Outdoing their neighbors in Iran, Pakistan and Central Asia, Afghan telecommunications companies are rapidly expanding 3G internet services across 24 provinces. Aimed at increasing internet penetration rates from
Aimed at increasing internet penetration rates from the current 50 to 84 percent, the efforts are hindered by low speeds as local providers struggle to finance new infrastructural projects in a tenuous security environment.
In a drive to increase Afghans’ access to social media, the Kabul-based Etesalat was the first company to introduce 3G internet to Afghanistan in 2012, and remains the top-rated provider in terms of speed and bandwidth.
Dr. Salah Zerguerras, Etesalat’s executive director in Afghanistan, says investors need financial and security incentives to invest in local telecoms. (Photos: Masood Momin)
Five other telecommunication companies—Salaam Network, Roshan, MTN, Etesalat and Afghan Wireless—have since followed suit and hold 3G licenses from the Ministry of Telecommunications and Information Technology. The private service providers Roshan, Etesalat, Afghan Wireless and MTN each paid the government 25 million for the licenses.
Some 350,000 people in 22 provinces now use 3G internet services, said Dr. Salah Zerguerras, Etesalat’s executive director in Afghanistan. However, most internet users complain from the low quality services these companies offer.
Public relations specialist Mustafa Kamal, 23, from Kabul has been using Etesalat’s 3G services for one year to check e-mails, Skype and access social networking sites. He says he is “sick and tired of the weak signal…. It takes a long time for pages to load.”
Zerguerras says the weak internet signal is caused by Etesalat’s lack of strong transmitters. He stressed his technical staff is working “24-7” to improve services, even as 3G users urged the Ministry of Information and Information Technology to pressure telecommunication companies to improve internet speed and bandwidth.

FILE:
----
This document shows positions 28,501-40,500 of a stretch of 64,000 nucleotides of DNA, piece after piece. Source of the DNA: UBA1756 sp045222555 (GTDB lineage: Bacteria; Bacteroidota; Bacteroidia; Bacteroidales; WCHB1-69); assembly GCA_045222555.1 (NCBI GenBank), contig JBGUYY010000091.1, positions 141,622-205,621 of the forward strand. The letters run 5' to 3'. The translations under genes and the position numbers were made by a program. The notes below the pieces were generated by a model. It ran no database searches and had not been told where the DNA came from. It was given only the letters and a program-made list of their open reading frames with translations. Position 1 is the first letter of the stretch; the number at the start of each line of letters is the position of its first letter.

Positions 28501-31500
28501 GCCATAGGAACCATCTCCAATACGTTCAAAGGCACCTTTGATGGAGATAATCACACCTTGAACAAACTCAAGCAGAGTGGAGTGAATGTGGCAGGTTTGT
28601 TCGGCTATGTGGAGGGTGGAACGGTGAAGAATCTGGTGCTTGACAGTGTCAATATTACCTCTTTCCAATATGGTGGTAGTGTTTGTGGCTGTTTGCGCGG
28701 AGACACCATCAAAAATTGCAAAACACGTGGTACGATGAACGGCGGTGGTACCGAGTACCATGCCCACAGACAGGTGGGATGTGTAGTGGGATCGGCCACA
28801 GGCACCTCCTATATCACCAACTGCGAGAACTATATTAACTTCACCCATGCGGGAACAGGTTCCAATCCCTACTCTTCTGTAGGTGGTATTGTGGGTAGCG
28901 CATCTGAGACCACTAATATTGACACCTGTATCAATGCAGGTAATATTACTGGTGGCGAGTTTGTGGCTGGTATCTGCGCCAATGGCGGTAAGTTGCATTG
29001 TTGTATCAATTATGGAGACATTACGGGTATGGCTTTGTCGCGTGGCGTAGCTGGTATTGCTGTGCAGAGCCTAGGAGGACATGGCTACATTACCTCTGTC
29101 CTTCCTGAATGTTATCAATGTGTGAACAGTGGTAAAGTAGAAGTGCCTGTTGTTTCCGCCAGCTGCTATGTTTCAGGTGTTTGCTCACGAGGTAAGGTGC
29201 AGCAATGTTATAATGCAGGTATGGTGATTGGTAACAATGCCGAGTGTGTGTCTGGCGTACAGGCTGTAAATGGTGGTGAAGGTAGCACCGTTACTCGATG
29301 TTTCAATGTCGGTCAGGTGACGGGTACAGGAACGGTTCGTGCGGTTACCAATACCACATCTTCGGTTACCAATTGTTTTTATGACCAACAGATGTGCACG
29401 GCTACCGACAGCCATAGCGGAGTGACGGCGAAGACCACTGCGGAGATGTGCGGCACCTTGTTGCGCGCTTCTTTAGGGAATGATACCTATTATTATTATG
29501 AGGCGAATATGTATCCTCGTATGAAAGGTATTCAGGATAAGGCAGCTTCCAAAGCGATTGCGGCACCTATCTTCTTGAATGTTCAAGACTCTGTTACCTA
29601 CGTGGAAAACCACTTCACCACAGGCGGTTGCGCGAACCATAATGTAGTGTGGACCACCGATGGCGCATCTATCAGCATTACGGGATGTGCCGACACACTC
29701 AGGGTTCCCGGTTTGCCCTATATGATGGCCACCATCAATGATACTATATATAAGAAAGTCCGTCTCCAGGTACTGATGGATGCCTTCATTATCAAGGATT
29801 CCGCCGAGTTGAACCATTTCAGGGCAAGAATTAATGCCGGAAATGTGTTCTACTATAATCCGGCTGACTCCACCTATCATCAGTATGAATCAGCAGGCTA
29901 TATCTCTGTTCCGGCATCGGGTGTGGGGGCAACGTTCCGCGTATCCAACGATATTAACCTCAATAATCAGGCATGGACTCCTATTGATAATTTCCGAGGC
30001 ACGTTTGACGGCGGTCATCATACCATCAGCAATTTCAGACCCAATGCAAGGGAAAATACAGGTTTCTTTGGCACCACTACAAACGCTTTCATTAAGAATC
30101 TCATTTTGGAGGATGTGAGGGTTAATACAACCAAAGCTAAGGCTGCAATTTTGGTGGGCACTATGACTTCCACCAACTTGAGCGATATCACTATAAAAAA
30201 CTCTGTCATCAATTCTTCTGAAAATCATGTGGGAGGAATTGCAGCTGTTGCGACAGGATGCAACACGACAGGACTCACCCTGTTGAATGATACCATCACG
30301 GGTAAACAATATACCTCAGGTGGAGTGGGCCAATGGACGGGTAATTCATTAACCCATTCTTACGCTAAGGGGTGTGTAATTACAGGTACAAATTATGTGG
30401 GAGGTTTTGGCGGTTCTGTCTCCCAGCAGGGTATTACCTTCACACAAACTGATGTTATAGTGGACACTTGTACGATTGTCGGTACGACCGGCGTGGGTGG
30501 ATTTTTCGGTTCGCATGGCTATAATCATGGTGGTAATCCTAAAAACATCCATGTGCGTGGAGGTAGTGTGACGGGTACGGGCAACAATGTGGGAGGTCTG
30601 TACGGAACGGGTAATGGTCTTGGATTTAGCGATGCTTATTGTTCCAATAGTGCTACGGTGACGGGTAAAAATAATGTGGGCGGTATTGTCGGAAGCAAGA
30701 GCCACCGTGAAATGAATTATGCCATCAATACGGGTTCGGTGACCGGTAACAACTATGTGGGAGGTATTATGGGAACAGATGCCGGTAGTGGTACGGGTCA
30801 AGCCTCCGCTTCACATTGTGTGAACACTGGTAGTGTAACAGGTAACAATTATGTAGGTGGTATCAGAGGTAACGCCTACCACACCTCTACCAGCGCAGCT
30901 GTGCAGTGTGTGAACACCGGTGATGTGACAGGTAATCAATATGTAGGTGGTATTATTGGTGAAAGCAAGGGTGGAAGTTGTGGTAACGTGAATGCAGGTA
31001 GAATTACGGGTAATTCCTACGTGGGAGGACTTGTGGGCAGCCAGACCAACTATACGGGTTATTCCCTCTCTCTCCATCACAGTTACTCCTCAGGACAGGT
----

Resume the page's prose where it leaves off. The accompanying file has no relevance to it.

Ministry spokesman Nasratullah Rahimi described 3G internet services as “good” and said the quality is improving. “The Ministry of Telecommunication and Information Technology of Afghanistan has been trying to pave the way for a healthy competition among companies providing internet services so that the people of Afghanistan enjoy good access to internet,” he told Afghanistan Today.
“After India, Afghanistan has the best 3G internet in the region,” Rahimi added. “We are much further ahead than Pakistan in this field. In Islamabad, 3G is just being introduced, while Afghanistan is planning on introducing 4G now.”
The ministry oversees some 5,500 transmission towers throughout Afghanistan. Residents in 24 provincial capitals have access to 3G services, while 22 provinces are covered by fiber-optic networks.
A customer browses the web at an internet cafe in Kabul. Business at such cafes has declined since the introduction of 3G internet services.
Sayeed Naseer Gharjestani, an expert on Information Technology, said that the only way to improve the quality of 3G internet is to increase the number of antennas. He urged telecommunication companies to share infrastructure and collaborate on the construction of new antennas to offset costs.
Zerguerras said that expanding 3G internet to other areas of Afghanistan is contingent upon stability, favorable user statistics and access to strong transmitters. He said he hoped that the country’s security situation would allow new investors to enter the telecommunications market, and urged the government to provide financial incentives for this purpose.
The Ministry of Telecommunication and Information Technology plans to implement 3G services in the capitals of all 34 Afghan provinces by mid-2016, thus increasing internet penetration to 85 percent of Afghanistan’s population.
Despite problems with bandwidth and speed, 3G internet has become popular with users in Kabul. Naseem, who runs an internet café in the city’s Sayrahee Alawuddin district, says customers have ceased using the DSL services he provides via Afghan Telecom. “The introduction of 3G internet has led to a decline in the number of my customers,” he added. “I used to have around 70 customers a day, but now, it is around 40 people. Most people have internet on their phones.”
High school student Ershat, 19, says he has been using 3G internet for the past three years: “It has allowed me to be in touch through Facebook with my friends and classmates."